By Francesco Guarascio
BRUSSELS (Reuters) - The European Union is set to send two navigation satellites into orbit on Friday aboard a Russian rocket, in its first launch since a botched deployment in August that cost several million euros to fix.
The Galileo project to set up an EU alternative to the U.S. Global Positioning System (GPS) is obliged to use the Russian Soyuz system until a development of Arianespace's European Ariane 5 rocket is ready around the end of the year, despite strained relations with Moscow over the conflict in Ukraine.
Fault for the last two satellites being set in the incorrect orbit after their launch from the European space center in French Guyana was placed on a defect in a Russian-built module.
An official at the European Commission, which oversees the program, said the EU executive was tendering for insurance cover for future satellites and had set up an insurance scheme for the launches.
Hitherto, satellites and launches have been uninsured to keep down costs on a project dogged by delays, money problems and questions over the need for a European alternative to GPS. China and Russia are also working on systems.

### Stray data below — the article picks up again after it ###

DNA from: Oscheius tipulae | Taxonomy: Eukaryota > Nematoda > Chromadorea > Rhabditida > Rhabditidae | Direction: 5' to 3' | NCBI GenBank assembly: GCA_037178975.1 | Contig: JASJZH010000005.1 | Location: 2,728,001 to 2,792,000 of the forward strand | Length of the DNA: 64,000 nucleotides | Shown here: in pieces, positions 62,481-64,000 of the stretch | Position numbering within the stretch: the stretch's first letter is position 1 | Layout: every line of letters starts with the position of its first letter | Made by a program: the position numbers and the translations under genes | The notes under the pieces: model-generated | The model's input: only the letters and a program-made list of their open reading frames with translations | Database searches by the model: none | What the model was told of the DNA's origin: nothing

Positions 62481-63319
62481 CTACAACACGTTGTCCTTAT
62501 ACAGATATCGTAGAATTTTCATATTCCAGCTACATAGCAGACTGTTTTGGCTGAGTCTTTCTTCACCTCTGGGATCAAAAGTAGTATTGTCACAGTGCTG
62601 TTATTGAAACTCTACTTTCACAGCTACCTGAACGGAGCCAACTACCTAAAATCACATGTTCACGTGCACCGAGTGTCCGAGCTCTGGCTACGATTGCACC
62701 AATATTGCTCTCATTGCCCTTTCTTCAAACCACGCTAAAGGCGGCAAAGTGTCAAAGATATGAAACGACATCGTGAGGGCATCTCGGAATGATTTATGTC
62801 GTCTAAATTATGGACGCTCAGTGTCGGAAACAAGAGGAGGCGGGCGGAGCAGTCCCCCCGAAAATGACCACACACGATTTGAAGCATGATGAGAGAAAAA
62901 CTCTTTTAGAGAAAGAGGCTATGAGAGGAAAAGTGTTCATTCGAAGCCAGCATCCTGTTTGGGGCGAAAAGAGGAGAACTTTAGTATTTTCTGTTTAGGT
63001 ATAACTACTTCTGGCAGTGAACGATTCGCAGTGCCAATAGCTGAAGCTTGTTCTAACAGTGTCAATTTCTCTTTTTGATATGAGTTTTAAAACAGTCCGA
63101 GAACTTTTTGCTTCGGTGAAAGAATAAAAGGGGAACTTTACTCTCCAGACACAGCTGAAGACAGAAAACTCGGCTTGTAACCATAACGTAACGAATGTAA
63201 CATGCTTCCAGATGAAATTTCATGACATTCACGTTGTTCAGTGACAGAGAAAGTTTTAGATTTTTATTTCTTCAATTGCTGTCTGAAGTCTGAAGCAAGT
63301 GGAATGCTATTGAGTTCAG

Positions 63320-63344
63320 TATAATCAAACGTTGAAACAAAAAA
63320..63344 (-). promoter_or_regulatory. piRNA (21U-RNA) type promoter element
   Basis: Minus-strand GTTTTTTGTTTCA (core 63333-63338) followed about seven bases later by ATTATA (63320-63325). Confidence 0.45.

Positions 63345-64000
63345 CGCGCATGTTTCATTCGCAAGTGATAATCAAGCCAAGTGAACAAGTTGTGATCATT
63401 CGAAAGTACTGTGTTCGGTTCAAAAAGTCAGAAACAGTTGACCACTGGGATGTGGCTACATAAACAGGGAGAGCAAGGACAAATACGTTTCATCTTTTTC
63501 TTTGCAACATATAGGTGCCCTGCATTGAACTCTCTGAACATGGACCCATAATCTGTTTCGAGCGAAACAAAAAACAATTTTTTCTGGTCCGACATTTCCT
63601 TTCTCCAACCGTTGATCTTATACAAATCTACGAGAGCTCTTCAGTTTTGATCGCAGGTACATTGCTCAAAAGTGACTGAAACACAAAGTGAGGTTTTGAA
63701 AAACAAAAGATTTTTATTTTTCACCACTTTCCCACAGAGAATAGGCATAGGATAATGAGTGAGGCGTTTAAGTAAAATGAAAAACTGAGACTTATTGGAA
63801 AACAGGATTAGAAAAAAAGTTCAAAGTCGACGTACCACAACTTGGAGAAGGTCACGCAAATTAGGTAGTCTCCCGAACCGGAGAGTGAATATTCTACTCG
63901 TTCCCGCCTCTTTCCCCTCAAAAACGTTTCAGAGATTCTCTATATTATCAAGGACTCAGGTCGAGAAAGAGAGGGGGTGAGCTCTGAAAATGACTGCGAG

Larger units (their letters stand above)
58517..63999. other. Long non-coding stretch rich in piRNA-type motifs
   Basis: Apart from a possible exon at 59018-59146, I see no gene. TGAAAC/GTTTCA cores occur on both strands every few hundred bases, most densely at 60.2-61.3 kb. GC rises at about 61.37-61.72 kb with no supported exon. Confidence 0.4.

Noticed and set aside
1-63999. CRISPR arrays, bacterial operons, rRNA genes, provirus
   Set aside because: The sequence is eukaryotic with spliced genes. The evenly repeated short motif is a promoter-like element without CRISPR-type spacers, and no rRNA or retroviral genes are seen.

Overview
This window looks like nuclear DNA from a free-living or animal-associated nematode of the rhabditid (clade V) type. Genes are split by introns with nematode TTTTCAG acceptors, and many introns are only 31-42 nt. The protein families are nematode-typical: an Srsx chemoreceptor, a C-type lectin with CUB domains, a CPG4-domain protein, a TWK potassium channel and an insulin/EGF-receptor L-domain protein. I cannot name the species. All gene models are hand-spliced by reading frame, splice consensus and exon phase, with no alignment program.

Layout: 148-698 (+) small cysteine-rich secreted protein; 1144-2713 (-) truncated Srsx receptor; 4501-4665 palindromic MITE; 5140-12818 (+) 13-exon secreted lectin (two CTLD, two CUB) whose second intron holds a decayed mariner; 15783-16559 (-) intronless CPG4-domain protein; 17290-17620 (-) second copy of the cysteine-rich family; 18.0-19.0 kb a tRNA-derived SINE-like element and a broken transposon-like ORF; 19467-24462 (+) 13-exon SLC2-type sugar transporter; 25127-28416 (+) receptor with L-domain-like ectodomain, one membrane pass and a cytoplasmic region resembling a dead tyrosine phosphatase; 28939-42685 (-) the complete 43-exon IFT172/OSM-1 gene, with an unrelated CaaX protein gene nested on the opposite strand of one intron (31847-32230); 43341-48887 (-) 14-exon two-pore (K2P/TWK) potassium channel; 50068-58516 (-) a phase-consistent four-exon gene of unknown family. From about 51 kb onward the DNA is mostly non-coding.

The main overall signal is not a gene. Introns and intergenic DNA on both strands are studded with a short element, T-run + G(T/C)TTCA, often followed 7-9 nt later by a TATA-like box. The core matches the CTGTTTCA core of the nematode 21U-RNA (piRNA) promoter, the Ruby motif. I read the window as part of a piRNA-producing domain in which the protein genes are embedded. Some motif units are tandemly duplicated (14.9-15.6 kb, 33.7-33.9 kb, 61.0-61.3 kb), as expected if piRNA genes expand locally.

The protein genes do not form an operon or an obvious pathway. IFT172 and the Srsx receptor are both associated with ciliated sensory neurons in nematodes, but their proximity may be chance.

Friday's launch from Kourou is scheduled for 1746 EDT. If successful, it will bring to eight the number of Galileo satellites deployed out of a planned total of 30. The two launched in August have since been nudged into viable orbits and are fit for use, a spokesman for the European Space Agency said.
That cost several million euros and the Commission is expected to decide next month whether to make use of those two -- a decision that would require further spending to adapt equipment on the ground to cope with their new orbit routes.
Two further two-satellite launches are planned this year, making it possible to put the Galileo system into partial service next year. Full service is planned for 2020.
(Editing by Alastair Macdonald and Mark Potter)